A recent study in Australia explores the effect of new front-of-pack nutrition food labels on food choice and willingness to pay.
The requirement of including nutritional information on packaged foods has been established in various countries by governments or by the food manufacturers themselves. The most frequently used method employed to present this information is the Nutritional Facts Panel (NFP). This panel summarizes the quantities of good and bad nutrients within the product. However, this panel is not routinely used by consumers for various reasons such as a complexity interpreting the information, time pressures, and competing factors such as taste, cost, price, or habit.
A new concept that was introduced was front-of-pack food labels which simplified the nutritional information. Despite these front-of-pack labels, the difficulty to understand the nutritional information provided remains.
In this recent study carried out in Australia, researchers included 2,069 adults and children of various ages, genders and socioeconomic status. The objective of this study was to investigate the impact of three different front-of-pack labels on consumers and their choice of healthy and unhealthy products.
The three front-of-pack labels used in this study were:
1) Health Star Rating system
2) Multiple Traffic Light
3) Daily Intake Guide
The Health Star Rating System was the Star Performer
The results of the study were recently published in the International Journal of Behavioural Nutrition and Physical Activity. The results demonstrated that significant changes were seen when the Health Star Rating system was employed on the food packing. This means that healthier products were selected the most, then moderately healthy products, and then less healthy products. Additionally, the Health Star Rating system also resulted in significant differences in willingness to pay for healthier rather than less healthy products across all food categories.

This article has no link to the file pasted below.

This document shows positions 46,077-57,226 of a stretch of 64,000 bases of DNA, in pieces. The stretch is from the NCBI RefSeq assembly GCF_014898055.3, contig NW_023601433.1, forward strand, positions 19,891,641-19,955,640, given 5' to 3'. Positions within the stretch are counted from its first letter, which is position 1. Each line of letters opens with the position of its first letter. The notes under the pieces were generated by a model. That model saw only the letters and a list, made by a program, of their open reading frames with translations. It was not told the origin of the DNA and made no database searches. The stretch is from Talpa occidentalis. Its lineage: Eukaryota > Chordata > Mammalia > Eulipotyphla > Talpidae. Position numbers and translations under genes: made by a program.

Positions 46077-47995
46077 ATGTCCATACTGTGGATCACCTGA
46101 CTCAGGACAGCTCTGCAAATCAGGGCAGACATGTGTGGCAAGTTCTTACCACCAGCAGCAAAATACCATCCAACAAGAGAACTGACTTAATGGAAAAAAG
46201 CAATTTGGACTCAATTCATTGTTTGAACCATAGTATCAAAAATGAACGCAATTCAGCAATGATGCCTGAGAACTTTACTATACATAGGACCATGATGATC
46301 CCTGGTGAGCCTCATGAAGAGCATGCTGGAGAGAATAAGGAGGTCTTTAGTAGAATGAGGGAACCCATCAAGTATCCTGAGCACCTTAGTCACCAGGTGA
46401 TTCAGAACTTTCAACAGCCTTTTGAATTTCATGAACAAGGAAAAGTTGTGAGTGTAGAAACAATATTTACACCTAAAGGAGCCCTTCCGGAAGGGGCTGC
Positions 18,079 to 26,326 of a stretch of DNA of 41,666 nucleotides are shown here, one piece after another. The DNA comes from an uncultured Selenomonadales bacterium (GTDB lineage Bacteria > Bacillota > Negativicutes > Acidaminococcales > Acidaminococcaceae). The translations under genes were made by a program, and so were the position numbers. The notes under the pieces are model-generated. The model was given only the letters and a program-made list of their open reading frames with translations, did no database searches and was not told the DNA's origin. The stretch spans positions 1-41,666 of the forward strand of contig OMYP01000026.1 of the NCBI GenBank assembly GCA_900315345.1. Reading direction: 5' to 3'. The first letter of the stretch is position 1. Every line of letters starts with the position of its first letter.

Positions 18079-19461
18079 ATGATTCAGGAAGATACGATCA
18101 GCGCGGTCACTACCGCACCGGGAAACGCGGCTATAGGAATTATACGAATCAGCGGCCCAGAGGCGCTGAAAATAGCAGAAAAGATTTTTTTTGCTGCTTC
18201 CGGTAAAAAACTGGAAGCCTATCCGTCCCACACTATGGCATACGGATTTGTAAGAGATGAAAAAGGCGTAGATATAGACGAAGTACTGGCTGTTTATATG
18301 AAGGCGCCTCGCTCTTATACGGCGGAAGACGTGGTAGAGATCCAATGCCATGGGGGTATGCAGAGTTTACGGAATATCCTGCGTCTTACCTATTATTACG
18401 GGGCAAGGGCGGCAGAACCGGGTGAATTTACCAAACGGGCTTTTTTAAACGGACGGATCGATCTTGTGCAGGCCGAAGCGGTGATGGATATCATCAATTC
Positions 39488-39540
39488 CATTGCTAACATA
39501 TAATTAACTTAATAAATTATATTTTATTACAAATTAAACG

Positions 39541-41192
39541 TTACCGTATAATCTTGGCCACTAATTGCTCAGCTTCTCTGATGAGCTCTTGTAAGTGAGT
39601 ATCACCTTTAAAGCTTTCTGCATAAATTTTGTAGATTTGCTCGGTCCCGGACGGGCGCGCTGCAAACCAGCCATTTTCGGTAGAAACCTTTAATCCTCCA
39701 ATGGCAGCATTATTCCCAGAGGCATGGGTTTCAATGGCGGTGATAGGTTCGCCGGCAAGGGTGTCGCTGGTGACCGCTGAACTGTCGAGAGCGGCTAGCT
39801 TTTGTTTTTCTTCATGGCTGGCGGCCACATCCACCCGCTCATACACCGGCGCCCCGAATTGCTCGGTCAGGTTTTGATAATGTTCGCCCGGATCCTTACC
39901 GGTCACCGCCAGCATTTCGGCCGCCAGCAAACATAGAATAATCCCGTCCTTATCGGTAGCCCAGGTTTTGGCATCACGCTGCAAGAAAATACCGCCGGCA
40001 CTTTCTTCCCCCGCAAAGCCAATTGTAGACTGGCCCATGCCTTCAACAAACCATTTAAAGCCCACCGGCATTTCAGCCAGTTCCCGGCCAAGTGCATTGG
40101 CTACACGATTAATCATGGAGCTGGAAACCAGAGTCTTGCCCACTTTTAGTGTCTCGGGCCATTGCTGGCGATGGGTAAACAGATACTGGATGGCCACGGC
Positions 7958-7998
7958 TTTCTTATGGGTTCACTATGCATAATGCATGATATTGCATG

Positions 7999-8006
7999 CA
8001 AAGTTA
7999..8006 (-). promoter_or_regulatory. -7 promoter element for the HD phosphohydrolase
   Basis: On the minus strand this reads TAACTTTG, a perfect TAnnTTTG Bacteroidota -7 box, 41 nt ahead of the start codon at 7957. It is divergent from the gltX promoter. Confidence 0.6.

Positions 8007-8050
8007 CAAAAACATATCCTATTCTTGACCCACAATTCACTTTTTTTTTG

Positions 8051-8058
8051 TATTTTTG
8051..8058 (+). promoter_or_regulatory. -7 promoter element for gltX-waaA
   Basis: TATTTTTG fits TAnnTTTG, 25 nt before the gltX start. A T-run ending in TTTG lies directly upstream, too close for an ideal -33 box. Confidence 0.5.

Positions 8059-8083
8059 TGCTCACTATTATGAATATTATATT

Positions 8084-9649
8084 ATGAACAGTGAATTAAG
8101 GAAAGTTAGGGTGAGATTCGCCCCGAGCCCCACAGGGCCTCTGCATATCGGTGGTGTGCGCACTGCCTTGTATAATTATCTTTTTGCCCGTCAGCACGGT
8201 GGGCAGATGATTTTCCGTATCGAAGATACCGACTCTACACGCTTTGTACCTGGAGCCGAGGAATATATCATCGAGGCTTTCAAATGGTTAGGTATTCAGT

The Multiple Traffic Light System Gets a Green Light
The second front of pack label investigated in this study was the Multiple Traffic Light system. With this form of a label, participants were less likely to choose less healthy foods. This highlighted that the multiple traffic light system was effective in assisting consumers to determine if products were from opposite ends of the healthfulness spectrum. No significant effect was seen on a willingness to pay with this food label system.
The Daily Intake Guide Did Not Meet the Mark
Of the three food label systems, the Daily Intake Guide performed worst. No significant differences were seen in product choice or willingness to pay. Consumers were therefore not helped to choose healthier products by the Daily Intake Guide.
The results of this study support the evidence obtained from similar studies in the past. However, future studies conducted in real-world shopping contexts are needed to verify further the effects of these front-of-pack food labels.
This study has demonstrated the positive effects of certain food labels on the healthfulness of choices made by consumers. This study thus provides important guidance to policymakers on the types of food labels that are most likely to obtain positive health outcomes.
Written by Jade Marie Evans, MPharm, Medical Writer
Reference: Talati et al. (2017). The impact of interpretive and reductive front-of-pack labels on food choice and willingness to pay. Available: https://ijbnpa.biomedcentral.com/articles/10.1186/s12966-017-0628-2. Last accessed 07th Jan 2018.